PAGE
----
Three things HR should do when an employee is suspected of sharing company secrets


HR Director Alan Price from employer advice service Peninsula discusses how HR can manage an employee they suspect is sharing private or confidential company information

A company’s information is one of its most important assets and ‘data leaks’ can be expensive – providing valuable data for competitors.

The word ‘industrial espionage’ conjures up images of James Bond, with secret envelopes and switching of briefcases at exotic locations.  Whilst we’ve all seen hi-tech espionage in movies, with heroes risking life and limb to protect a CD or chip, stealing corporate information is often far more low tech.  Hacking is a recent concern – but if the right policies, contracts and restrictive covenants are not in place, stealing company secrets can be as simple as poaching your staff.

 

Poaching staff to poach secrets

Ex-employees who leave with a grudge are often only too happy to share secrets, and can be a major headache if the company don’t have the right contracts and restrictive covenants in place.

Car manufacturer Opel, the German division of General Motors, accused Volkswagen of industrial espionage in 1993 after Opel’s chief of production, Jose Ignacio Lopez, and seven other executives moved to Volkswagen. After initially claiming defamation, and a four-year legal battle, the case resulted in one of the largest settlements in the history of industrial espionage, with Volkswagen agreeing to pay General Motors $100 million and to buy at least $1 billion of car parts from the company over 7 years, although it did not explicitly apologize for Lopez’s behavior.  (source: Wikipedia)

 

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Tapping existing staff for information

Unfortunately,  “Moles“, or trusted insiders, are generally considered the best sources for economic or industrial espionage, whether intentional, or simply those who are unaware they are divulging vital information.

We spoke to HR Director Alan Price from employer advice service Peninsula to ask how HR should respond when suspicions that a current employee is divulging confidential information are reported.  He says that HR need to respond to these allegations promptly in order to protect further information being lost to competitors.   Here are the three steps he advises them to take:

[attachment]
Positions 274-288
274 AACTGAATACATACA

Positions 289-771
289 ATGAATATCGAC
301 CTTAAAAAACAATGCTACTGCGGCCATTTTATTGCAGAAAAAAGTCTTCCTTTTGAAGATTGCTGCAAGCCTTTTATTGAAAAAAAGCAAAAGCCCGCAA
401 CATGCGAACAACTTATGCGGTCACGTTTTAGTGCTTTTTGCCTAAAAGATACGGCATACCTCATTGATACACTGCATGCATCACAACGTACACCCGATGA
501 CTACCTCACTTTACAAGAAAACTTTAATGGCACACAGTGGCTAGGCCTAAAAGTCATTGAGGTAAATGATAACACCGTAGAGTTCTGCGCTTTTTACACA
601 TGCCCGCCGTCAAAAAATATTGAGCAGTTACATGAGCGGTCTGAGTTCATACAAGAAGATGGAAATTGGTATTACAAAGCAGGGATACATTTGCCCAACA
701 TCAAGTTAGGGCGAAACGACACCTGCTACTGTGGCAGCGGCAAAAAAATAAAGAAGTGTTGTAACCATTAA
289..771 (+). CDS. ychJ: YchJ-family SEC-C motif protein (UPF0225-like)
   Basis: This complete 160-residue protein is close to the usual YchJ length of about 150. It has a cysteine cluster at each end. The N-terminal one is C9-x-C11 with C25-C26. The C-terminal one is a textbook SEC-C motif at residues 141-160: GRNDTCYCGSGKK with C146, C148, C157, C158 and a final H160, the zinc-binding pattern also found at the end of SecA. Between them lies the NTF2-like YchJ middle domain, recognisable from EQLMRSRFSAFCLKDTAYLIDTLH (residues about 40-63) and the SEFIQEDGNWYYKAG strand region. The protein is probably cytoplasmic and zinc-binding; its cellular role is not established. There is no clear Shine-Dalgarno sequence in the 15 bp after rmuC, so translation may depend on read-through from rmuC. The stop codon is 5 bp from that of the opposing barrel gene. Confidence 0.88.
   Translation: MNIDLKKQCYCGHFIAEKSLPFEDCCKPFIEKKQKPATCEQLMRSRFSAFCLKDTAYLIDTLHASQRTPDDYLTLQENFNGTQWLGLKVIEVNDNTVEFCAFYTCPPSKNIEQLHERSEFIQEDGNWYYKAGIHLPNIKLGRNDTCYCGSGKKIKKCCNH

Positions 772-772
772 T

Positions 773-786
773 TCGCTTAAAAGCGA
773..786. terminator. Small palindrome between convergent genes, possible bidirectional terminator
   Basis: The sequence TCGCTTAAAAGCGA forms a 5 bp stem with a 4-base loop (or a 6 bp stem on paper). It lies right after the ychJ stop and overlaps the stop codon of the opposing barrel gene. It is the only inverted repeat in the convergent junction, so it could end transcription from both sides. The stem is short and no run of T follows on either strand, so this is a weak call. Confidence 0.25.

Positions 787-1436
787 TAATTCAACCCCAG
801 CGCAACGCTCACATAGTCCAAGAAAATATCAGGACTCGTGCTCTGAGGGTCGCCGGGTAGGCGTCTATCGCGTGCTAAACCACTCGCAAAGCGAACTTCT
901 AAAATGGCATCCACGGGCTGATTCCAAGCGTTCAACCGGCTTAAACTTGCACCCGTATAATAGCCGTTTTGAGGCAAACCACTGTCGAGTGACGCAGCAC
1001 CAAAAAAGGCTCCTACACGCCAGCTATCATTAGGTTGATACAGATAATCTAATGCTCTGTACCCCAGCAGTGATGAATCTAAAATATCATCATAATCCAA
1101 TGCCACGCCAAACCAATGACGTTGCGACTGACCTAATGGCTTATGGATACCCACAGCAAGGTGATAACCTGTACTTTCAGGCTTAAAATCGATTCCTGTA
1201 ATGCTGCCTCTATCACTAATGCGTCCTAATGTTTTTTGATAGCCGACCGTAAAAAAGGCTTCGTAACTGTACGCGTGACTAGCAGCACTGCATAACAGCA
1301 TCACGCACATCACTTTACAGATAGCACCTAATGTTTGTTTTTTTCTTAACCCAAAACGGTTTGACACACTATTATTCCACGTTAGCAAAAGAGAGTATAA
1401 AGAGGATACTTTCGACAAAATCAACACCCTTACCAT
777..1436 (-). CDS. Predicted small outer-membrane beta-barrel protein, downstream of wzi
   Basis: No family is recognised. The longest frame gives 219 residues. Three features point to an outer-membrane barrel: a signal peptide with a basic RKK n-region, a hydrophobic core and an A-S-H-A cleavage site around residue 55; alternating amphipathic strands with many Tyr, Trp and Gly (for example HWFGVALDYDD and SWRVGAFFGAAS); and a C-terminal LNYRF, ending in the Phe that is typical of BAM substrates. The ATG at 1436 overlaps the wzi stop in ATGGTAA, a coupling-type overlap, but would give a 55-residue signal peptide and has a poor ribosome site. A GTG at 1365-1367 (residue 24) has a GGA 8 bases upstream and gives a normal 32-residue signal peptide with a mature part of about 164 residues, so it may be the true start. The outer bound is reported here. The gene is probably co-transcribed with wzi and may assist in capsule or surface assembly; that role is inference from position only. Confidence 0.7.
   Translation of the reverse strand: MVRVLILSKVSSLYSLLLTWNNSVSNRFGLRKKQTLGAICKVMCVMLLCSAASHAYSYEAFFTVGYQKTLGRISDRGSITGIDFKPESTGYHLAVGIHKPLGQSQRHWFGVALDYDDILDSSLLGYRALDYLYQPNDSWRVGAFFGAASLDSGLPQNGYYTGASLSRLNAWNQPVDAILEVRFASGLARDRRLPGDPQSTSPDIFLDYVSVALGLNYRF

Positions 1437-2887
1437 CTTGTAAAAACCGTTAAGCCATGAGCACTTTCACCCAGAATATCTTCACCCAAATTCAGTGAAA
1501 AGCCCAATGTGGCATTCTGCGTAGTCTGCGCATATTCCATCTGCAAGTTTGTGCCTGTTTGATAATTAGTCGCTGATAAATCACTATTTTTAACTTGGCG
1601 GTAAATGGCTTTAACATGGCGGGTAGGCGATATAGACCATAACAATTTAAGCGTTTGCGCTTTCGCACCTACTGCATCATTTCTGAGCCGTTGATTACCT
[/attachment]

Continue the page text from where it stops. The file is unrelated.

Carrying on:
Step 1 – Carry out an investigation

The first step employers need to take is to carry out a full and thorough investigation in to the matter. The easiest way to resolve any suspicions is to monitor and review the employee’s company emails or computer use. Any right to monitoring is usually set out in the company’s internet, email or technology policy and may also be outlined in any confidentiality policy. Monitoring should not be excessive and the employee must know what will and won’t be caught, for example, whether personal emails will be read.

 

Step 2 – Take formal action

Where the investigation uncovers evidence of divulging confidential information, then the employer should take formal action.

This is essential to sanction the employee and also send out a clear deterrent to others. The appropriate sanction will depend on matters such as the information divulged, the seniority of the person, whether this was intentional, the employee’s length of service and their previous disciplinary record.

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Any disciplinary sanction needs to be reasonable in all the circumstances. In some cases, it will be reasonable for an employer to treat this as gross misconduct which summarily ends the contract of employment however, this will not always be the case.

 

Step 3 – Confidentiality Policy & Restrictive Covenants

Employers who have these suspicions, whether proven or not, may wish to introduce a confidentiality policy to ensure their business is protected in the future. A policy should set out the company’s rules on confidentiality, what can and can’t be done with company information, whether monitoring will be carried out including how and when, and any action that will be taken if the policy is breached.

Protecting the business becomes even more essential when an employee leaves. Ex-employees can take confidential information to competitors or use this information to set up in competition themselves. To avoid ex-employees divulging confidential information even after they have left employment, employers should put restrictive covenants in place. These restrict the employee’s actions and can cover confidentiality and disclosure.

 



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